Of somewhat greater significance is petitioner's contention that evidence of Ms. Campbell's out-of-court identifications should have been suppressed. Petitioner argues that the lineup procedures employed were unnecessarily suggestive and that the identifications derived therefrom were unreliable. For the following reasons, we do not agree.

The primary evil to be avoided in the introduction of an out-of-court identification is a very substantial likelihood of misidentification. Neil v. Biggers, 409 U.S. 188, 93 S. Ct. 375, 34 L. Ed. 2d 401 (1972); Simmons v. United States, 390 U.S. 377, 88 S. Ct. 967, 19 L. Ed. 2d 1247 (1968); Stovall v. Denno, 388 U.S. 293, 87 S. Ct. 1967, 18 L. Ed. 2d 1199 (1967). "Suggestive confrontations are disapproved because they increase the likelihood of misidentification, and unnecessarily suggestive ones are condemned for the further reason that the increased chance of misidentification is gratuitous." Neil v. Biggers, 409 U.S. at 198, 93 S. Ct. at 382. But as the analysis has evolved, a suggestive confrontation procedure, by itself, is not enough to require exclusion of the out-of-court identification; the confrontation evidence will be admissible if, despite its suggestive aspects, the out-of-court identification possesses certain features of reliability. Manson v. Brathwaite, 432 U.S. 98, 110, 97 S. Ct. 2243, 2250, 53 L. Ed. 2d 140 (1977). Hence the appropriate test is twofold: (1) did the police employ an unnecessarily suggestive procedure in obtaining an out-of-court identification; (2) if so, considering all the circumstances, did the suggestive procedure give rise to a substantial likelihood of irreparable misidentification. Id. The factors to be considered in evaluating the likelihood of misidentification include

the opportunity of the witness to view the criminal at the time of the crime, the witness' degree of attention, the accuracy of the witness' prior description of the criminal, the level of certainty demonstrated by the witness at the confrontation, and the length of time between the crime and the confrontation.

Neil v. Biggers, 409 U.S. at 199-200, 93 S. Ct. at 382.

*344 Recurring to the case before us, we need address only the first step in the above analysis, for we do not believe that the police employed unnecessarily suggestive procedures in obtaining Ms. Campbell's out-of-court identifications. First of all, the police were unaware that Ms. Campbell saw a photo array immediately before the physical lineup, and in any event there is no evidence to show that viewing the photos in any way jaundiced the reliability of her identification at the lineup. Nor is there evidence to show that the physical lineup itself was conducted in an improper or suggestive manner. Last, the showup during the hearing on the motion to suppress, while not a technique to be encouraged, was conducted for the legitimate purpose of giving Ms. Campbell the opportunity to spot the facial blemishes which she had been unable to locate previously.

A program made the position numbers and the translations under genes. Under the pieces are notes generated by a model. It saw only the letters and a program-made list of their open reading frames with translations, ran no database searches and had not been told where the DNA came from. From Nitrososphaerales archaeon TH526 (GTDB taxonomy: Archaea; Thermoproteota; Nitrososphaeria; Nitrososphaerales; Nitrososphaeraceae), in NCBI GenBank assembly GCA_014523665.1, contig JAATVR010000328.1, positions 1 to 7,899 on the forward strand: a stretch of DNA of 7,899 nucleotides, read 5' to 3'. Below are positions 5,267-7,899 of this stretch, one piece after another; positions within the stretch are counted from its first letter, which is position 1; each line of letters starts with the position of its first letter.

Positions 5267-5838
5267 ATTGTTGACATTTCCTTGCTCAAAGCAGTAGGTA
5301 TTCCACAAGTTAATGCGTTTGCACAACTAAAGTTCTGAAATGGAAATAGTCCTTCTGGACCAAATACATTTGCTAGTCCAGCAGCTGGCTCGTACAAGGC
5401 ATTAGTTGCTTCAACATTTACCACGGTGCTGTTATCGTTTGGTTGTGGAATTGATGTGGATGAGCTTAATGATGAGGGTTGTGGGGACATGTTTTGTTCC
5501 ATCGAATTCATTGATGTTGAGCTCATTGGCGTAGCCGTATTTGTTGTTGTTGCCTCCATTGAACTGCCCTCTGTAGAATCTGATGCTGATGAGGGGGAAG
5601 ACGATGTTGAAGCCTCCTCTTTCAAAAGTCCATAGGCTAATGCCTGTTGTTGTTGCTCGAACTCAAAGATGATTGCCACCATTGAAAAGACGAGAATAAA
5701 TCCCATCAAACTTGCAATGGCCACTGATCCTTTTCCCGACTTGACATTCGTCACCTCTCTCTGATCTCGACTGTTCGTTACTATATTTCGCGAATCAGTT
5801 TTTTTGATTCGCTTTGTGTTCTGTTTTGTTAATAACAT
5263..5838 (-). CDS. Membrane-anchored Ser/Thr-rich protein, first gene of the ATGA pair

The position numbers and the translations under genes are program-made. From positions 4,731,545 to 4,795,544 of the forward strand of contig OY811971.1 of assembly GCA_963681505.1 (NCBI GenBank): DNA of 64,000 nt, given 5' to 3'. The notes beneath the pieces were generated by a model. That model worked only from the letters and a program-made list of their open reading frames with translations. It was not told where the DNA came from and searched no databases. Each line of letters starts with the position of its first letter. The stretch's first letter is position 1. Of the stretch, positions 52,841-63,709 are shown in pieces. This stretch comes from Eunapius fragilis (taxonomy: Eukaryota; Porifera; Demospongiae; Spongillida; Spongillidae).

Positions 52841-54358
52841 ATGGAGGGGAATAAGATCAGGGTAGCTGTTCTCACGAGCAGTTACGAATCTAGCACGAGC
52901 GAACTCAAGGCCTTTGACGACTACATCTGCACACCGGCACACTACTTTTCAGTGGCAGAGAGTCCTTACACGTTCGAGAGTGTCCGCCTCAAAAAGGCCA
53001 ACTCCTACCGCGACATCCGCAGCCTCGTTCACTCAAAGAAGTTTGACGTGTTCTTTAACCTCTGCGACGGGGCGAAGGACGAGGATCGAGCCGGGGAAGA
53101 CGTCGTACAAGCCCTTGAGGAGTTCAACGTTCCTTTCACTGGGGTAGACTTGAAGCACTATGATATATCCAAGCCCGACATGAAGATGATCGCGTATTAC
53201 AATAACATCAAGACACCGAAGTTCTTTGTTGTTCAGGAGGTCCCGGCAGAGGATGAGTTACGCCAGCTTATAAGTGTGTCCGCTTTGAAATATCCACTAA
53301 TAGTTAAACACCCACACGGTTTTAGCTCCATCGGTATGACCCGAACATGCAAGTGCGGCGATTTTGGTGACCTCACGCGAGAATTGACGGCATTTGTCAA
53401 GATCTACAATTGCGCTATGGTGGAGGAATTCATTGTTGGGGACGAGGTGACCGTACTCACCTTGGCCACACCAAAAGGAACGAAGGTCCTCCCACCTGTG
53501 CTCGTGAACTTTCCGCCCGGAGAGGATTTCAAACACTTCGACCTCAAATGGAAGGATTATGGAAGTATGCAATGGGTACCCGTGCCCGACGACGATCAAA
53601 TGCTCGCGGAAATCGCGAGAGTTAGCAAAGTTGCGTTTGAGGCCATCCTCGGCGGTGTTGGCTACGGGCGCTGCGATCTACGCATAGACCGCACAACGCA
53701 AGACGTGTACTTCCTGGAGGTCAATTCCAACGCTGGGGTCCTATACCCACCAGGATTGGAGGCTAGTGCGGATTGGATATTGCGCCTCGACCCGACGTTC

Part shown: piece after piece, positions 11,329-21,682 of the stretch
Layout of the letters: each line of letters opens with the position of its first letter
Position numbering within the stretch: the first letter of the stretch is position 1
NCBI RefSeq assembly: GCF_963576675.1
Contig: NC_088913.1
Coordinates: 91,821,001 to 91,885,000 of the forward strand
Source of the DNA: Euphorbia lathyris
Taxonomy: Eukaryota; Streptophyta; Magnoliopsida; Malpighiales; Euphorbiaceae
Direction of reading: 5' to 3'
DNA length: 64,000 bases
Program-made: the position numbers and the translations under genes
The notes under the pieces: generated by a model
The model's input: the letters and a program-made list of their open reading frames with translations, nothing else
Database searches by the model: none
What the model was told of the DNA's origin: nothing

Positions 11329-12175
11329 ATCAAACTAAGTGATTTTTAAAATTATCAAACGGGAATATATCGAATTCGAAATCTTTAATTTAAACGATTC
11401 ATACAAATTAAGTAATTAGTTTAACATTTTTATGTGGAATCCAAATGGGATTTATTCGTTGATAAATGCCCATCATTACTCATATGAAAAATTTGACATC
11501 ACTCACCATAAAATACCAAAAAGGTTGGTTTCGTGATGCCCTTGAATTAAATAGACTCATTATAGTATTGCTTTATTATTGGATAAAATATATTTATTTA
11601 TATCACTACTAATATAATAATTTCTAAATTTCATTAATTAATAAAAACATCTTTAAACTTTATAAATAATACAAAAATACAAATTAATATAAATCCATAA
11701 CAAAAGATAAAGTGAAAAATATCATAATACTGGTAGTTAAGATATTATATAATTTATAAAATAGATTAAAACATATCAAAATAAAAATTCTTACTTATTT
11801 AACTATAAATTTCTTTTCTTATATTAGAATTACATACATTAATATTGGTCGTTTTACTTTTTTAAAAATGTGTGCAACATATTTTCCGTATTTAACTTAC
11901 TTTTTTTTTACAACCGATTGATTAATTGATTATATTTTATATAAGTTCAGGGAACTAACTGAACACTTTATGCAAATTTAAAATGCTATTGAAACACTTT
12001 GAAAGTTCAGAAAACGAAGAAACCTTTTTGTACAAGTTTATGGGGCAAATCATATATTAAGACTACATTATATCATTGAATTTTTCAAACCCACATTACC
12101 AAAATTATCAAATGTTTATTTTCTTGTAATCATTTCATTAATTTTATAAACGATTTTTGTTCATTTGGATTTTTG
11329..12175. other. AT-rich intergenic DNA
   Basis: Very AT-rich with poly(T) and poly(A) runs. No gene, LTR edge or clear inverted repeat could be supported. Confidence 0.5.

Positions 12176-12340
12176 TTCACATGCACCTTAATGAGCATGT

Petitioner's final point on appeal is well taken. The trial judge erred in denying petitioner's motion to dismiss the information with respect to the charge of false imprisonment. A long and consistent line of Florida cases holds that an information charging false imprisonment must specifically allege an intent to secretly confine. State v. Register, 152 Fla. 239, 9 So. 2d 804 (1942); Holroyd v. State, 127 Fla. 152, 172 So. 700 (1937); Ross v. State, 15 Fla. 55 (1875); Gordon v. State, 145 So. 2d 896 (Fla. 2d DCA 1962). Therefore, petitioner's conviction of false imprisonment must be reversed.[1]

Accordingly, the decision of the District Court of Appeal, Fourth District, is approved insofar as it affirms petitioner's convictions of sexual battery and robbery. The decision is disapproved insofar as it affirms the conviction of false imprisonment. Our reversal of the false imprisonment conviction is without prejudice to seek a new information.[2] This cause is remanded to the District Court of Appeal, Fourth District, with directions to remand to the trial court for proceedings not inconsistent with this opinion.

It is so ordered.



[1] Effective October 1, 1975, Florida's false imprisonment statute was substantially revised. ยง 787.02, Fla. Stat. (1975). The continuing utility of the above cases for crimes occurring after October 1, 1975, is thus very much in doubt. See Brunelle v. State, 360 So. 2d 70 (Fla. 1978).

[2] Inasmuch as our reversal on the false imprisonment count is not based on insufficiency of the evidence, we perceive no double jeopardy problems in a retrial after the filing of a new information. See Burks v. United States, 437 U.S. 1, 14-15, 98 S. Ct. 2141, 2148-2149, 57 L. Ed. 2d 1 (1978).